In conclusion, a disc controller 210 is disclosed. The disc controller 210 includes a cache memory 232 and a control circuit 228, 234. The control circuit 228, 234 is configured to identify an operating system 215 of a host computer 214 coupled to the disc controller 210, select a segmentation level for the cache memory 232 based on the identified operating system 215, and store information in the cache memory 232 according to the segmentation level. The control circuit 228, 234 is configured to read a partition type from a master boot record 270 stored in a disc 134 in a disc drive 100 coupled to the disc controller 210 to identify the operating system 215 of the host computer 214. The control circuit 228, 234 is further configured to read segmentation information from the disc 134 and select a segmentation level listed in the segmentation information that corresponds to the identified operating system 215. The control circuit 228, 234 is also configured to read requested blocks of information from one or more discs 134 in the disc drive 100, and write the requested blocks of information to a segment 346, 348, 446, 448, 450, 452 of the cache memory 232. The control circuit 228, 234 is further configured to decode a read command from the host computer 214 including a starting address and a number of requested blocks of information to be read, read a cache table 320 in the cache memory 232 to determine if the requested blocks of information are stored in the cache memory 232, and if the requested blocks of information are stored in the cache memory 232, then read the requested blocks of information from the cache memory 232 and transfer the requested blocks of information to the host computer 214. If the requested blocks of information are not stored in the cache memory 232, then the control circuit 228, 234 is further configured to read the requested blocks of information from a plurality of discs 134 in the disc drive 100, read excess blocks of information from the discs 134, write the requested and excess blocks of information to the cache memory 232 to fill a segment 346, 348, 446, 448, 450, 452 of the cache memory 232, update the cache table 320 to identify the requested and excess blocks of information written to the cache memory 232, and transfer the requested blocks of information to the host computer 214. The control circuit 228, 234 includes a microprocessor 228 and a first memory device 234 coupled to the microprocessor 228. The first memory device 234 includes computer-readable and computer-executable instructions 238, 240, 242 to cause the microprocessor 228 to control operations of the disc controller 210. The cache memory 232 is a second memory device 232, and the disc controller 210 further includes a disc interface 220 coupled between a plurality of discs 134 in the disc drive 100, the cache memory 232, and the microprocessor 228, and a host interface 224 coupled between the host computer 214, the cache memory 232, and the microprocessor 228. A disc drive 100 of a type including the disc controller 210 further includes a disc 134 coupled to the disc controller 210 to store information to be read by the disc controller 210. The disc drive 100 of claim 8, further includes a base 112 a plurality of discs 134 rotatably attached to the base 112, a spindle motor attached to the base and coupled to rotate the discs 134, an actuator 118 attached to the base 112, one end of the actuator 118 having a read/write head 128 and another end of the actuator 118 having a voice coil 140 which forms a portion of a voice coil motor 140, 142, 144, and a number of integrated circuits 160 including the disc controller 210 and coupled to the voice coil motor and the read/write head 128 to control the disc drive 100. An information handling system 200 includes the disc drive 100 and further includes the host computer 214 coupled to the disc drive 100 to exchange information with the disc drive 100.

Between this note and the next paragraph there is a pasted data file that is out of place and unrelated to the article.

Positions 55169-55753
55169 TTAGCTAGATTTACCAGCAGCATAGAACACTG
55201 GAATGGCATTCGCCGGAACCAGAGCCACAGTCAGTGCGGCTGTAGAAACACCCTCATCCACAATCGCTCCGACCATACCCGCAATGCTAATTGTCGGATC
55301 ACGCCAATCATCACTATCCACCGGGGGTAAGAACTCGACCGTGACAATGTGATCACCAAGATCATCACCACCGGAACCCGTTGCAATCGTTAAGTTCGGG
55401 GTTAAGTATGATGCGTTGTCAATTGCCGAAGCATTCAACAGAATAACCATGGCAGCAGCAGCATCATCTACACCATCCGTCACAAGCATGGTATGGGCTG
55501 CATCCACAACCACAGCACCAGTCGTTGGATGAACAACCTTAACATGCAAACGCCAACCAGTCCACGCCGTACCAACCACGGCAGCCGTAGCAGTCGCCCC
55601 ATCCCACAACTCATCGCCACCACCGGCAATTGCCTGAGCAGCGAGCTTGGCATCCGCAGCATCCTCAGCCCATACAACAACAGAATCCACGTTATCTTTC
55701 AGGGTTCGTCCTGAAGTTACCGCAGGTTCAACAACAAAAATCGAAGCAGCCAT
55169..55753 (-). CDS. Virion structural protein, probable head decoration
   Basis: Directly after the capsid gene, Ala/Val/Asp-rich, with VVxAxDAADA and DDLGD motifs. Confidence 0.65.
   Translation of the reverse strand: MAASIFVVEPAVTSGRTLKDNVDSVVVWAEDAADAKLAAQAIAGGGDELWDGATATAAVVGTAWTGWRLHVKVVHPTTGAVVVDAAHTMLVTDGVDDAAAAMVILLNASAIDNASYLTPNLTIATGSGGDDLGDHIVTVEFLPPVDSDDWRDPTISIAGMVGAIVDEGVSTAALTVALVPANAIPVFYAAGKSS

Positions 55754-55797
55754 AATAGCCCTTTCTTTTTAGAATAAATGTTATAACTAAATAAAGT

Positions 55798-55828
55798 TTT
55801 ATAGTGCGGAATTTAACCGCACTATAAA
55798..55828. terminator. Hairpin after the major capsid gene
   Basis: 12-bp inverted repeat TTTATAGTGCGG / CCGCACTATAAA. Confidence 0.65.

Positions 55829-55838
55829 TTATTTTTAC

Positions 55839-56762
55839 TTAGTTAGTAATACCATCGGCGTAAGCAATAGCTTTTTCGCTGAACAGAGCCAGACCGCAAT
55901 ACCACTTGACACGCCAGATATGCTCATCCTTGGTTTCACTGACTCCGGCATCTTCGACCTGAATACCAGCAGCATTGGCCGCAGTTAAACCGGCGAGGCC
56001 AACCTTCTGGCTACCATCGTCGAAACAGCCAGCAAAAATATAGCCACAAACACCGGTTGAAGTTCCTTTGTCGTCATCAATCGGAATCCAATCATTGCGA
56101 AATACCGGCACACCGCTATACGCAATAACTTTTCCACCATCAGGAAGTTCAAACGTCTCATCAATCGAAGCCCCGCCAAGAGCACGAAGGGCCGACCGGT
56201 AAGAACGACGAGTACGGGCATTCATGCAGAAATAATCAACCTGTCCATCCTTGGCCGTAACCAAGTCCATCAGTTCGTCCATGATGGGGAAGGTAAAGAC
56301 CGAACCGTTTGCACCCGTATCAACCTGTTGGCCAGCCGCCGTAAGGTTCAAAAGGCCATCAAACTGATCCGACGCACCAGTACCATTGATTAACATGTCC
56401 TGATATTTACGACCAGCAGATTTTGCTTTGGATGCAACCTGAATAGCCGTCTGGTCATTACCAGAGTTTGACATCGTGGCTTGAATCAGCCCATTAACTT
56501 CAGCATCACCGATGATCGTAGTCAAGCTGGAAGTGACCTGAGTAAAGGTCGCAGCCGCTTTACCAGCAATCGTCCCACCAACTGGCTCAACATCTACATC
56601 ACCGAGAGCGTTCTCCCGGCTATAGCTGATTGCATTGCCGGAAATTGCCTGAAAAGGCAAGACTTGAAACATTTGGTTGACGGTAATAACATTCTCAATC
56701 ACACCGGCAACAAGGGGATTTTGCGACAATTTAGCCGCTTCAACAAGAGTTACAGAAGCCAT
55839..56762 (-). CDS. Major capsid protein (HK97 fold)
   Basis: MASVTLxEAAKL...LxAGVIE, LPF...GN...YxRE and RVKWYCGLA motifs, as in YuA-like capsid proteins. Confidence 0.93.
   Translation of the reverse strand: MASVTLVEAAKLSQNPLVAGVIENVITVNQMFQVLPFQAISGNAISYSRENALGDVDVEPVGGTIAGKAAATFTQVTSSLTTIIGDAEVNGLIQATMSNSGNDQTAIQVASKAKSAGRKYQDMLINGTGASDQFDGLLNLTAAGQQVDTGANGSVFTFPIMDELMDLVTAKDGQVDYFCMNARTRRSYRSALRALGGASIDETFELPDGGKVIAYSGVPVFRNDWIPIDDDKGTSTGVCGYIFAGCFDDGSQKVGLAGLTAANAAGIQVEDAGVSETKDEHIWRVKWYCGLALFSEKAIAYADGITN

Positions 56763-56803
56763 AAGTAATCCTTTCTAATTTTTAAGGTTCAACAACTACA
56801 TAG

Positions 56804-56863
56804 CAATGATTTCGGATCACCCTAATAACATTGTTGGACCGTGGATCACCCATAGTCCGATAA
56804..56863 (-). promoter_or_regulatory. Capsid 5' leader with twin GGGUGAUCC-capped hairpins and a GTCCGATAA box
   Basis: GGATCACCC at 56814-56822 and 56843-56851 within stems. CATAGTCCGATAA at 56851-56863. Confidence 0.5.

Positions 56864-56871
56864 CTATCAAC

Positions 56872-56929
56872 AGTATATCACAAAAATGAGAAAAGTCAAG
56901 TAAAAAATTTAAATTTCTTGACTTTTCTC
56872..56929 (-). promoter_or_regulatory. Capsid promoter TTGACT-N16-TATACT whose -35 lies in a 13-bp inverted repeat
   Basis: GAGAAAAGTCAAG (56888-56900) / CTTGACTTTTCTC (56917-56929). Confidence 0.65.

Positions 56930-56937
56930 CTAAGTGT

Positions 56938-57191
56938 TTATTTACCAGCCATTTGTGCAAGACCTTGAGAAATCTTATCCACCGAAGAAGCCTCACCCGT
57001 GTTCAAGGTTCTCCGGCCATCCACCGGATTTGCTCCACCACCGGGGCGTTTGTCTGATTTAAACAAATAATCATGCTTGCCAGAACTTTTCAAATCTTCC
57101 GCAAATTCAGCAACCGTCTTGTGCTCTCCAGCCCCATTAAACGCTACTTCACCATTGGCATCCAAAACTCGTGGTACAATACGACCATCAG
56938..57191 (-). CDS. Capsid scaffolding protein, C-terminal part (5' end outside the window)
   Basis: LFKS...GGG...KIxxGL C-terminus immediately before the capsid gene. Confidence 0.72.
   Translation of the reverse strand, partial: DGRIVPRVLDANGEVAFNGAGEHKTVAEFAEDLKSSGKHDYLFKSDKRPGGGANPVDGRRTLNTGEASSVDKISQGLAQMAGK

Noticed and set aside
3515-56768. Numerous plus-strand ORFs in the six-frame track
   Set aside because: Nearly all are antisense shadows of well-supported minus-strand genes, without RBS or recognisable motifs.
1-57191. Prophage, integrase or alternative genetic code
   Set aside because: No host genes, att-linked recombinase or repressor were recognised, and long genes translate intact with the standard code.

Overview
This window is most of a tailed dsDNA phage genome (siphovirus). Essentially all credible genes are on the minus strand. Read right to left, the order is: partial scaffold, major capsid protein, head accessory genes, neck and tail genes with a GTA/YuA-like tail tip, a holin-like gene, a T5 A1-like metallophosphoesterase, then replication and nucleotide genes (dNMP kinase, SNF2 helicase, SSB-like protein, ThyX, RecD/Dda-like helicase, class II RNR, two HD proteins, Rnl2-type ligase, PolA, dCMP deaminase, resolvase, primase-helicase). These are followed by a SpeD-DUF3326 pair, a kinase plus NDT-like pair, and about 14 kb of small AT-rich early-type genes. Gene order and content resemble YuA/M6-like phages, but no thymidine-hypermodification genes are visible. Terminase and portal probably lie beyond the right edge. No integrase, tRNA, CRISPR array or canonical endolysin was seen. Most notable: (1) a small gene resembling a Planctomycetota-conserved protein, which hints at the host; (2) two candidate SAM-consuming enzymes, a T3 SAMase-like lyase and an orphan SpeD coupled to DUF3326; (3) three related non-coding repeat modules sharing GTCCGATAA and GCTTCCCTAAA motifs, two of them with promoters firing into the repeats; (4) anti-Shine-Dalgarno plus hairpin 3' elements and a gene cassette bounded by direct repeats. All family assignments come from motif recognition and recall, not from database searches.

A method for operating a cache memory 232 in a disc drive 100 is also disclosed. The method includes identifying an operating system 215 of a host computer 214 coupled to the disc drive 100, selecting a segmentation level for the cache memory 232 based on the identified operating system 215, and storing information in the cache memory 232 according to the segmentation level. Identifying the operating system 215 may further include reading a partition type from a master boot record 270 stored in a disc 134 in the disc drive 100 to identify the operating system 215 of the host computer 214. Selecting a segmentation level may include reading segmentation information from a disc 134 in the disc drive 100, and selecting a segmentation level listed in the segmentation information that corresponds to the identified operating system 215. Storing information may include reading requested blocks of information from one or more discs 134 in the disc drive 100, and writing the requested blocks of information to a segment 346, 348, 446, 448, 450, 452 of the cache memory 232. The method may further include decoding a read command from the host computer 214 including a starting address and a number of requested blocks of information to be read, reading a cache table 320 in the cache memory 232 to determine if the requested blocks of information are stored in the cache memory 232, and, if the requested blocks of information are stored in the cache memory 232, then reading the requested blocks of information from the cache memory 232 and transferring the requested blocks of information to the host computer 214. If the requested blocks of information are not stored in the cache memory 232, then the method may further include reading the requested blocks of information from a plurality of discs 134 in the disc drive 100, reading excess blocks of information from the discs 134, writing the requested and excess blocks of information to the cache memory 232 to fill a segment 346, 348, 446, 448, 450, 452 of the cache memory 232, updating the cache table 320 to identify the requested and excess blocks of information written to the cache memory 232, and transferring the requested blocks of information to the host computer 214.

A disc controller 210 is also disclosed including a cache memory 232, a control circuit 228, 234 to control operations of the disc controller 210 and the cache memory 232, and means for selecting a segmentation level for the cache memory 232.

It is to be understood that the above description is intended to be illustrative, and not restrictive. Many other embodiments will be apparent to those of skill in the art upon reviewing the above description. The scope of the invention should, therefore, be determined with reference to the appended claims, along with the full scope of equivalents to which such claims are entitled.

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Classifications
U.S. Classification711/113, 713/2, 711/129, 711/E12.019
International ClassificationG06F12/08
Cooperative ClassificationG06F12/0866
European ClassificationG06F12/08B12